simple oversight.  You know, the type of feedback I was asking for was "This 
is wrong, you should change it to X", rather than "this is wrong, you're 
stupid".  I already _know_ I don't understand every nook and cranny of the 
Linux kernel, and that this is unlikely to change, thanks.  If you were 
wondering why writing documentation is like pulling teeth, and that there 
isn't enough of it, now you know.

Anyway, it seems like the paragraph I quoted can be rephrased "The contents 
of /sys/class/* and /sys/bus/* are interchangeable, and the contents 
of /sys/block and /sys/class/block are interchangeable."  However, this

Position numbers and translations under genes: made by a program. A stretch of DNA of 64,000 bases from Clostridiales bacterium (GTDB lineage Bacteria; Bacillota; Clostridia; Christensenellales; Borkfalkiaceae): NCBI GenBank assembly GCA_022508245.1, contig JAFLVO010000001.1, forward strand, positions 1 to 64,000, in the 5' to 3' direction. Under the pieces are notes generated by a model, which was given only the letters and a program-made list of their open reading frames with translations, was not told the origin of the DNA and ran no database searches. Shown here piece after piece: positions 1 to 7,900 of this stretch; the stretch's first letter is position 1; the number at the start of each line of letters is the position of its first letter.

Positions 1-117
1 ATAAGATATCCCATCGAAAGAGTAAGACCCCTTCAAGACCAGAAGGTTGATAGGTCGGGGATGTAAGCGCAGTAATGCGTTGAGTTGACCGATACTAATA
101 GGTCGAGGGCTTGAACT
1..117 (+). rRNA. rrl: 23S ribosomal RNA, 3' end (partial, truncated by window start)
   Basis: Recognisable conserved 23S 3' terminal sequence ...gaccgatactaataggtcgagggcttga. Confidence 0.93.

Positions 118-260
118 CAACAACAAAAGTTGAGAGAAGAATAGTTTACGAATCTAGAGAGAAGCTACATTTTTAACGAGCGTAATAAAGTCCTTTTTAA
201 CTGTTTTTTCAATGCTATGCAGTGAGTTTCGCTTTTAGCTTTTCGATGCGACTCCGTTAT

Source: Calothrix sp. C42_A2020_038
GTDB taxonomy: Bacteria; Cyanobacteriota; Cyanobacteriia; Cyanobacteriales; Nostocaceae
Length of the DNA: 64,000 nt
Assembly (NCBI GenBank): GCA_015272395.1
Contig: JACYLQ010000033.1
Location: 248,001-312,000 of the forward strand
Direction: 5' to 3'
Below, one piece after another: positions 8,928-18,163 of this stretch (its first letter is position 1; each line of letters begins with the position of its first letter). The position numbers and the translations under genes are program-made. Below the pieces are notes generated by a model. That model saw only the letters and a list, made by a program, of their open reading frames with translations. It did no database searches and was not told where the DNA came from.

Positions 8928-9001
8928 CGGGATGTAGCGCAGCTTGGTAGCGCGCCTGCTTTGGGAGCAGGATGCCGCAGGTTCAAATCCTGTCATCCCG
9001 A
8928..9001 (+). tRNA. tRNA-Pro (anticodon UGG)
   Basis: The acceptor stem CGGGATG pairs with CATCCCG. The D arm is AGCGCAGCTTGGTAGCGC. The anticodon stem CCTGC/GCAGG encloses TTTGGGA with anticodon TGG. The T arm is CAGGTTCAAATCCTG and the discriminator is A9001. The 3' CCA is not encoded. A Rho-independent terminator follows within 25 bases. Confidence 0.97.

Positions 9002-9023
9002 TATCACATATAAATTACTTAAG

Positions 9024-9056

implies that /sys/class/block and /sys/block are interchangeable 
because /sys/class/block is part of /sys/class/*...

> - Block
>   The converted block-subsystem at /sys/class/block, or
>   /sys/subsystem/block will contain the links for disks and partitions
>   at the same level, never in a hierarchy.

A) The converted block subsystem isn't in 2.6.22 or any earlier kernel, thus 
software has to be written to use the current /sys/block path to be 
compatible with any kernel actually deployed anywhere today.  And if you've 
got the old mechanism working, what's the advantage of the new one?

B) This is the first mention (by implication only) that the current /sys/block 
might have a hierarchy under it.  The point of this document is obviously not 
to document how it works _today_.  The point of mine _is_.

> - "device"-link and <subsystem>:<kernel name>-links
>   Never depend on the "device"-link.